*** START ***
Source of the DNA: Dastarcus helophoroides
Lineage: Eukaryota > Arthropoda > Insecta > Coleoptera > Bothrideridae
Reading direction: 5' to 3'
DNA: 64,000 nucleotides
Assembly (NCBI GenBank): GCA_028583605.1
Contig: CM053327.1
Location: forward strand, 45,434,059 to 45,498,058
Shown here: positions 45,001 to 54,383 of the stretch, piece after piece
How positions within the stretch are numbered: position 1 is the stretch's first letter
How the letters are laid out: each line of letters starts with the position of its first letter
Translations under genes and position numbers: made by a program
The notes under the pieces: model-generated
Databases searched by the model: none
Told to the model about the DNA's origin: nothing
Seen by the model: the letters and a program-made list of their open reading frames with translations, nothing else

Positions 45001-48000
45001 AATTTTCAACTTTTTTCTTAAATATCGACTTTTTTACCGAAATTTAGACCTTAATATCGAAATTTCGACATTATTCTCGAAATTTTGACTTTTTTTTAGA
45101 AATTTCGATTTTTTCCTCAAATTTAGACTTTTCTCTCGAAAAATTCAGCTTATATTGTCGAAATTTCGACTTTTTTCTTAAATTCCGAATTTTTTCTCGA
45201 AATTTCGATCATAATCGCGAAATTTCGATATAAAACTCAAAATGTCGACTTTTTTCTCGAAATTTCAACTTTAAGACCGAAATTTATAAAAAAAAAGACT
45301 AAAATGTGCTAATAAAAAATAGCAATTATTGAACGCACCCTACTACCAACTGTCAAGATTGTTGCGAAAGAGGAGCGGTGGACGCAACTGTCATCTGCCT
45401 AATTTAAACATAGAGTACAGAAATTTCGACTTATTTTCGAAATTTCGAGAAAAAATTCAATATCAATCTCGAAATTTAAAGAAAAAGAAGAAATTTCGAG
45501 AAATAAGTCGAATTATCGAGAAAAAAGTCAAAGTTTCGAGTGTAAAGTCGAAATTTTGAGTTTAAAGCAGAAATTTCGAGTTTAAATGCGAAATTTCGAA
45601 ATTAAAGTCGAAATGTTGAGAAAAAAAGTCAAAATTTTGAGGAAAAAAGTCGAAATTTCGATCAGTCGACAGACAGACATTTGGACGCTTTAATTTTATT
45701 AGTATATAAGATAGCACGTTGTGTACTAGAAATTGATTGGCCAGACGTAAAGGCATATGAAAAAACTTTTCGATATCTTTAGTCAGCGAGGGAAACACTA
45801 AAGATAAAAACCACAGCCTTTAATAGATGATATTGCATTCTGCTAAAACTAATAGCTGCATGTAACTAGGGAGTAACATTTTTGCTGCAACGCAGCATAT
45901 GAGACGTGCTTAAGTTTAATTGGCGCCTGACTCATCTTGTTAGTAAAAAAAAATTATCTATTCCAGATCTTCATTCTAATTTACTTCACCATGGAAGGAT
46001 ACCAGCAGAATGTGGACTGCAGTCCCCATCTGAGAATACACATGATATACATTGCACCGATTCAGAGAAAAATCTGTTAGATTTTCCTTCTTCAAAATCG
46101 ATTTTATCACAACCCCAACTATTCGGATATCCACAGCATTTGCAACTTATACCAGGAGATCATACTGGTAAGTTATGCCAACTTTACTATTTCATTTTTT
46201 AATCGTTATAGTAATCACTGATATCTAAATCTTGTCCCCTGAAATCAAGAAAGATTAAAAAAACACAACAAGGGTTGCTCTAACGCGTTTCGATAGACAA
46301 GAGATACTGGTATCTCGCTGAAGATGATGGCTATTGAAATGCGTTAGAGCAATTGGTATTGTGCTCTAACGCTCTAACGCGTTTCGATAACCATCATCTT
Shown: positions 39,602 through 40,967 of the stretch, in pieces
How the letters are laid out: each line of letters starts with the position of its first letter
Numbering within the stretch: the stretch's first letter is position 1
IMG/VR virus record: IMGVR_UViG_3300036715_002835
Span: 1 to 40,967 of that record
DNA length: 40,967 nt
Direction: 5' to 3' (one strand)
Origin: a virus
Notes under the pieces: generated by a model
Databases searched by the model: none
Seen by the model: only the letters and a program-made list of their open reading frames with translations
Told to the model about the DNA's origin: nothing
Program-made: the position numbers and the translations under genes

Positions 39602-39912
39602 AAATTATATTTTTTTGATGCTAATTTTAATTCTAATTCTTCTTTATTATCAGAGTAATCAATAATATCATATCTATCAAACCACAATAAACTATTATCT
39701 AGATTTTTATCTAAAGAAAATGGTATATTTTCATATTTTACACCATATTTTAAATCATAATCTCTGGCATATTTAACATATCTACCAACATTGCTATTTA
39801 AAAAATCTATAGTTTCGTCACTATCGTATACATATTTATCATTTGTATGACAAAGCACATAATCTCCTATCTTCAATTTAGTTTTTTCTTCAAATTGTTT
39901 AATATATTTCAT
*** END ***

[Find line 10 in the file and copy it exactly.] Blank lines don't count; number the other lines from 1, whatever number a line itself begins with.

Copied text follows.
How the letters are laid out: each line of letters starts with the position of its first letter